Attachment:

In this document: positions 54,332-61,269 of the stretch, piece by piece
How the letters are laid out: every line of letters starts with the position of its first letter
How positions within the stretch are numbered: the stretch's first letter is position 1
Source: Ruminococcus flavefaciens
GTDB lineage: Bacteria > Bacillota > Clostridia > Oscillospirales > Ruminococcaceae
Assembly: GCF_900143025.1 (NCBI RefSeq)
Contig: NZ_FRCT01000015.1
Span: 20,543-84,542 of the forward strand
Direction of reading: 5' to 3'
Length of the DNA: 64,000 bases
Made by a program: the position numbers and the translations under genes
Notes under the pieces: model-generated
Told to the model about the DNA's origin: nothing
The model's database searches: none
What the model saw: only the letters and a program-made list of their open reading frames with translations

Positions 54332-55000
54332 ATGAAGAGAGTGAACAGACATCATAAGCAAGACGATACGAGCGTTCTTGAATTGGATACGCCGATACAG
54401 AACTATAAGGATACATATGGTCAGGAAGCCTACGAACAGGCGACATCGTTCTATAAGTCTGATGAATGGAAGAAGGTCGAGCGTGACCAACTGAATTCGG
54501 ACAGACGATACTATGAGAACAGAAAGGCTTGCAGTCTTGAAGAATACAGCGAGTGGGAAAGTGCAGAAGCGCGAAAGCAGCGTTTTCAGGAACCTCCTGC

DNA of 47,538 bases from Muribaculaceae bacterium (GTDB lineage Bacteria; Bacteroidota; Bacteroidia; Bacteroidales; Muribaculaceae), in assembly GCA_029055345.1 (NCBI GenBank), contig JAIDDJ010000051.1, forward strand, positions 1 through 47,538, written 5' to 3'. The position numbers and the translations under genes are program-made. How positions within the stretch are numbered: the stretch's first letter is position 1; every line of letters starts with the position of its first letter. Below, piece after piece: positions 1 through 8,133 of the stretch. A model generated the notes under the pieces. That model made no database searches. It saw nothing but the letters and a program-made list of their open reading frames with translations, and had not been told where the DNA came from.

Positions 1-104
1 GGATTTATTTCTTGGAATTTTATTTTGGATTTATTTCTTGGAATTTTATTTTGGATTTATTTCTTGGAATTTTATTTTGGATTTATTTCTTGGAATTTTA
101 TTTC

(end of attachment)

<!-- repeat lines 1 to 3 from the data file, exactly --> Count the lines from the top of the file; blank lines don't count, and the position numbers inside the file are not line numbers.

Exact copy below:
In this document: positions 54,332-61,269 of the stretch, piece by piece
How the letters are laid out: every line of letters starts with the position of its first letter
How positions within the stretch are numbered: the stretch's first letter is position 1